So, what's the problem
European hawkweeds (Pilosella spp.) were introduced into New Zealand and North America where several species have become troublesome weeds in pastures, clear-cut areas and nature reserves. Seven Pilosella species are noxious weeds in the northwestern USA and British Columbia in Canada: Pilosella officinarum (mouse-ear hawkweed), P. aurantiaca (orange hawkweed), P. caespitosa (meadow hawkweed), P. flagellaris (whiplash hawkweed), P. piloselloides (tall hawkweed), P. glomerata (yellowdevil hawkweed) and P. floribunda (kingdevil hawkweed). They reproduce by seed and vegetatively, the latter resulting in mat-forming growth that outcompetes native and desirable vegetation. A lack of specialized natural enemies to keep them in check is thought to be one of the main reasons for hawkweeds becoming invasive outside their native range.
What is this project doing?
The project to control P. officinarum (syn. Hieracium pilosella) started in the early 1990s on behalf of a consortium of New Zealand donors. Biological control seeks to introduce host-specific natural enemies to reduce the impact of invasive weeds. A guiding principle is that these agents should not damage other plants. Five European insect species associated with P. officinarum were studied to assess their suitability: the plume moth Oxyptilus pilosellae, the gall wasp Aulacidea subterminalis, the gall midge Macrolabis pilosellae and the two hoverflies Cheilosia urbana and C. psilophthalma. All five were released in New Zealand and the two gall-forming insects established in the field.
Since 2000, the CABI team has been looking for natural enemies that could be used to control invasive hawkweeds in North America. This poses a new challenge because, in contrast to New Zealand, there are closely related native species (Hieracium spp.) in North America. Insects are likely to attack plants related to their natural host, so potential biological control agents for the invasive Pilosella spp. have to be shown not to pose a risk to these native species in the introduced range.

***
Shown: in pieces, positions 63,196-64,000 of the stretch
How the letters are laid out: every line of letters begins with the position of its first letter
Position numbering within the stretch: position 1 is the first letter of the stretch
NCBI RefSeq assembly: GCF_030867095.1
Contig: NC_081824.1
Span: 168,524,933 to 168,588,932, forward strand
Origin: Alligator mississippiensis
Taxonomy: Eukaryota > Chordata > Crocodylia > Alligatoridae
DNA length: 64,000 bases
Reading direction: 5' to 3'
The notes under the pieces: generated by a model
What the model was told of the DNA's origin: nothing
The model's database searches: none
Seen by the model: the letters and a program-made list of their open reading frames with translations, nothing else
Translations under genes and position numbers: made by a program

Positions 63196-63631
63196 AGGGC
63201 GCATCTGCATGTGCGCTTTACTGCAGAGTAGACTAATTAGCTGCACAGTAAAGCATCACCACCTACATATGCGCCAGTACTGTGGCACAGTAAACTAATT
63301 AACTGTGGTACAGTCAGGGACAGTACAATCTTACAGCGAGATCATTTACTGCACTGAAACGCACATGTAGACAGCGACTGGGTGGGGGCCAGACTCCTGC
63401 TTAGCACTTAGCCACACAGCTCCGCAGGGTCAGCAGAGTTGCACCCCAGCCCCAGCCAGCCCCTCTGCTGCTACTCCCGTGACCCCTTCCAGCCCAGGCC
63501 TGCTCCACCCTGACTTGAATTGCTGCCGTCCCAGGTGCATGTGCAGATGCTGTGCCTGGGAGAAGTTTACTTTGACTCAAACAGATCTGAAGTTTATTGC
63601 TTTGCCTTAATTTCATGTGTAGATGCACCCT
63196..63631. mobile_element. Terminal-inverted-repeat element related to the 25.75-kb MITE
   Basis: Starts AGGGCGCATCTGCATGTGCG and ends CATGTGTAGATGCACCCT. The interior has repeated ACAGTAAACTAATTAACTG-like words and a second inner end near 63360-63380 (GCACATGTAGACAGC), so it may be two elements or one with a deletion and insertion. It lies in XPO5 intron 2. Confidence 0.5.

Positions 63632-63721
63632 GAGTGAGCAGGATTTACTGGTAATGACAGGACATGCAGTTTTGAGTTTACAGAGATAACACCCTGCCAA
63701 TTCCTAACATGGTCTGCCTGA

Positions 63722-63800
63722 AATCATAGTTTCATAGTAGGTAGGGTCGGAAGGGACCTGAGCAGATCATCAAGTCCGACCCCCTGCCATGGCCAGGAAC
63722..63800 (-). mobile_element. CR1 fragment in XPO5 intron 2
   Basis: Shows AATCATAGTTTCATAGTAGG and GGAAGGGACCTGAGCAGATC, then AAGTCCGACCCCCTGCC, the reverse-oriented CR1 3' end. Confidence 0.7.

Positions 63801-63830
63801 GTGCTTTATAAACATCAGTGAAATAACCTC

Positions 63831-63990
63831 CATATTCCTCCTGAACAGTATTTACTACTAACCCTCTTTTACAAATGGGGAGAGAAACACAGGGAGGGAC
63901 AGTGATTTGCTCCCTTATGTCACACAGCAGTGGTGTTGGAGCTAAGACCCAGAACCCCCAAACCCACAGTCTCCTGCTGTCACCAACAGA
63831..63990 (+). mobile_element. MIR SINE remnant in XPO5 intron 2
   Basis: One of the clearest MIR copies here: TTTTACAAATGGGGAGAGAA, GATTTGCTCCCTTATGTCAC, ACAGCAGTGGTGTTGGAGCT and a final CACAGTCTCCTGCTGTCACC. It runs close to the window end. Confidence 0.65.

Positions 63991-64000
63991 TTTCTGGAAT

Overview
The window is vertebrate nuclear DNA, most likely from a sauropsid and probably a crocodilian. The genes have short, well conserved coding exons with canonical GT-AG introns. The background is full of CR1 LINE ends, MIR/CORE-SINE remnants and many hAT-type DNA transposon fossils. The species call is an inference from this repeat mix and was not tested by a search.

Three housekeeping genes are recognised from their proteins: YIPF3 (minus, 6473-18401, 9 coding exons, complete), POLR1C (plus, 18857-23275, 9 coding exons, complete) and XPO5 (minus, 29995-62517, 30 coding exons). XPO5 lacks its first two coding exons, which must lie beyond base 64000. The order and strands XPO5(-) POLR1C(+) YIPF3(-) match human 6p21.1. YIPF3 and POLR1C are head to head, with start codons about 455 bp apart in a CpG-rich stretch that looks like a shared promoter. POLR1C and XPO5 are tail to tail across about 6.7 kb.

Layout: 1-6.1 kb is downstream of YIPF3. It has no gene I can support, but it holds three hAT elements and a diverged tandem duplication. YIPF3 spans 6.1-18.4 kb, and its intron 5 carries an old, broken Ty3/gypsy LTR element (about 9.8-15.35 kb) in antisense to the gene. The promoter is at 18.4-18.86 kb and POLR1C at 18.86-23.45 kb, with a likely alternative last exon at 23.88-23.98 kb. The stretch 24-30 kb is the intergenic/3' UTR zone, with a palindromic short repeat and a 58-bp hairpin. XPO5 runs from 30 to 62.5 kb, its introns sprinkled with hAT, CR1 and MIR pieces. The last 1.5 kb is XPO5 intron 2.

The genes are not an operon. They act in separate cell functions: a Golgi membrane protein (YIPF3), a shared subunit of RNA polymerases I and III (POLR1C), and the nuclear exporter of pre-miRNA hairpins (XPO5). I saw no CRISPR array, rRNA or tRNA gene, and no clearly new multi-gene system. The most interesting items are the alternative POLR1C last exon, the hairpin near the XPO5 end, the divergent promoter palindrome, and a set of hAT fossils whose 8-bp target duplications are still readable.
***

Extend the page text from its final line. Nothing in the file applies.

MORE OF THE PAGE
Two of the species released in New Zealand were shown to be sufficiently specific for release in North America. The gall wasp A. subterminalis was released in Canada and the USA in 2011 and established on P. flagellaris. The root-feeding hoverfly C. urbana was approved for release by the Canadian Food Inspection Agency in 2016 and recommended for release by the USDA-APHIS Technical Advisory Group. In 2017 and 2018, eggs and adults of the hoverfly were sent to Agriculture and Agri-Food Canada (AAFC) in Lethbridge for field release.
We are investigating another gall wasp, Aulacidea pilosellae, in collaboration with Dr Rosemarie DeClerck-Floate (AAFC, Lethbridge) and Dr Jeffrey Littlefield (Montana State University, Bozeman). Two lineages have been identified: one is univoltine and develops on several invasive hawkweed species, and the other one is bivoltine and prefers mouse-ear hawkweed (P. officinarum). Under no-choice conditions (offering one plant species at a time), three or four native North American Hieracium species sustained limited attack from both lineages. When these species were offered together with target Pilosella spp. only H. argutum sustained attack, but only one gall was found on the test plant compared to 10 galls on the control. Both A. pilosellae lineages appear to have a very narrow host range. Additional host range tests are ongoing.
The rust pathogen Puccinia hieracii var. piloselloidarum is found on several Pilosella spp. in Europe but attempts at AAFC, Lethbridge to obtain sustained infection on invasive Pilosella spp. failed and studies with this pathogen were discontinued.